- Historical & current benchmark rates are provided by the St Louis Fed (FRED)
- Sharpe ratio calculations are performed nightly in batches but can also be performed in real time using Cryptosheets custom functions
- Sharpe ratios rely on a benchmark risk free rate (RFR) as a baseline for volatility and risk profile. When applied to crypto assets this is admittedly & inherently flawed for several reasons
- The RFR’s used include multiple term US Treasury T-Bill & LIBOR rates for redundancy & visibility into how recent historic short term volatility can substantially skew metrics like sharpe ratios
- LIBOR is also being phased out internationally following the historical Brexit legislation. Fun stuff right?
- US treasuries, T-bills & LIBOR are all actively traded or quoted ~5–6 days a week creating a weekly gap in data comparisons vs 24/7 crypto assets
For those interested in other ratios, I would strongly encourage reading up on the basics (standard deviation, variance, beta, max drawdowns, VaR) followed by more advanced metrics (Sortino, Treynor, CAPM, CCML). Help the crypto community by educating yourself as much as possible.
The Sortino ratio is a modification of the Sharpe ratio but uses downside deviation rather than standard deviation as the measure of risk — i.e. only those returns falling below a user-specified target, or required rate of return are considered risky.
The Sortino ratio is a slightly more involved and potentially powerful variation of the Sharpe ratio because you can define the downside measure to better fit the specific analysis. This can be a double edged sword if you don’t know what you’re doing and in crypto you may inadvertently filter out valid results.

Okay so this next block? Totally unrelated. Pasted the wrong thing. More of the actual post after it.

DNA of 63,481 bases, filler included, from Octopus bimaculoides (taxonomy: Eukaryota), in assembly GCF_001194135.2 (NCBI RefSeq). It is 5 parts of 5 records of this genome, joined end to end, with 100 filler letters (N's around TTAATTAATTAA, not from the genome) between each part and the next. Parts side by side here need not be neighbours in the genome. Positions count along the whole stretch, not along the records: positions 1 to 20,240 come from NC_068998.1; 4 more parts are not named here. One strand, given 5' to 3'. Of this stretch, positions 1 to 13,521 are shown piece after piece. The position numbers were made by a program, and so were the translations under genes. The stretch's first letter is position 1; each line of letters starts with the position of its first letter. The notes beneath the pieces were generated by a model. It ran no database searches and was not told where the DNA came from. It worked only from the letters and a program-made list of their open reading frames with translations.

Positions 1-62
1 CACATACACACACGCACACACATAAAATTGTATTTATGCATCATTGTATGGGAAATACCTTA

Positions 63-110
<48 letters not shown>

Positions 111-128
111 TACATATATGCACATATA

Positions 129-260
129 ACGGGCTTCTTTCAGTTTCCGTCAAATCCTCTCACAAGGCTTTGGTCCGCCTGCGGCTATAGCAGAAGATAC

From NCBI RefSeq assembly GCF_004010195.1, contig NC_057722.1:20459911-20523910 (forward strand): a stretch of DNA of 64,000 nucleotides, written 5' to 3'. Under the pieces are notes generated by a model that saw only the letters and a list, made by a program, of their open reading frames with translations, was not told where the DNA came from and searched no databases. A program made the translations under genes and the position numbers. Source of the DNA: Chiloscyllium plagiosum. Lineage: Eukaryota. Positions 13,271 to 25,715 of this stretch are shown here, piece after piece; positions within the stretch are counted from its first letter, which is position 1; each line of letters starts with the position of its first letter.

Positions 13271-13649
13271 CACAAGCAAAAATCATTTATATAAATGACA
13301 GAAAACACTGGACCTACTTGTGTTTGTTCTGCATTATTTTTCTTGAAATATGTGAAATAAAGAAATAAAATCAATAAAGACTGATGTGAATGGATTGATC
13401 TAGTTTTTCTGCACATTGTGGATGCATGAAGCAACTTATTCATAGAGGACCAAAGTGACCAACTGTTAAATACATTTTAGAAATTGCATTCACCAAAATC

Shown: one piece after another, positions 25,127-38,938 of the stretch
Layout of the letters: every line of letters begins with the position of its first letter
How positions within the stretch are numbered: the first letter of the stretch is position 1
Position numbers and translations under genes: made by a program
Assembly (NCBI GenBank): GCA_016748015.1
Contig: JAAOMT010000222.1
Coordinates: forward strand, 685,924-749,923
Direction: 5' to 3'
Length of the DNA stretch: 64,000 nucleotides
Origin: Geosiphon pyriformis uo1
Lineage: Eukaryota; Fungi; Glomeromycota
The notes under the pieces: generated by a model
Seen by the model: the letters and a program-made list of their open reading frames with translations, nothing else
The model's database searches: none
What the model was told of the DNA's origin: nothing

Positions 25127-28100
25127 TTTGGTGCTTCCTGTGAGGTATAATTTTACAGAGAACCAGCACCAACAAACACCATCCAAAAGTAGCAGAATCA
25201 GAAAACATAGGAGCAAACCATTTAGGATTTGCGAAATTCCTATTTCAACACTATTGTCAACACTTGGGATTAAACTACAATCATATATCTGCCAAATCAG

Pop quiz: when Coinbase crashed in 2017 and ETH traded from $150 to $0.73 in seconds then bounced back 👉 did (your) Sortino ratio account for that?
The Sortino ratio focuses strictly on downside volatility. The theory is that an investor should welcome wild swings to the upside, so upside returns are omitted. As a portfolio manager ‘wild swings to the upside’ may unintentionally (or even auto-mechanically) force portfolio re-balancing that involves forced sales or liquidations of otherwise cornerstone portfolio risk allocations.
I would generally consider Sharpe ratios the standard pre-requisite for users to learn and understand before moving on to Sortino.
👉 For an in depth tutorial and template for calculating Sortino ratios, you can checkout our CTO John Young’s piece “Crypto War Zone Top 100 Cryptocurrencies Ranked by Risk-Adjusted Return” here
- We leveraged several powerful (free) tools to create some basic insights from crypto datasets about risk adjusted performance
- We only scratched the surface
- If you’d like to explore this dataset and draw your own conclusions, feel free to load your own copy, save it and customize it
I get questions about crypto investing, trading, analytics and valuation all the time. I usually tell people to “start with Sharpe and take it from there”. One of the only universal truths I have found in my experience is that crypto investing will break every assumption, textbook, mathematical and logical framework you can throw at it.
I would bet good money that by the time my kids read this article there will be at least a handful of new viable contenders for most widely used universal risk adjusted performance metric. The intellectual capital, talent & sheer computing power in the crypto industry is simply too great to remain satisfied with metrics designed for assets that only work 5 days a week.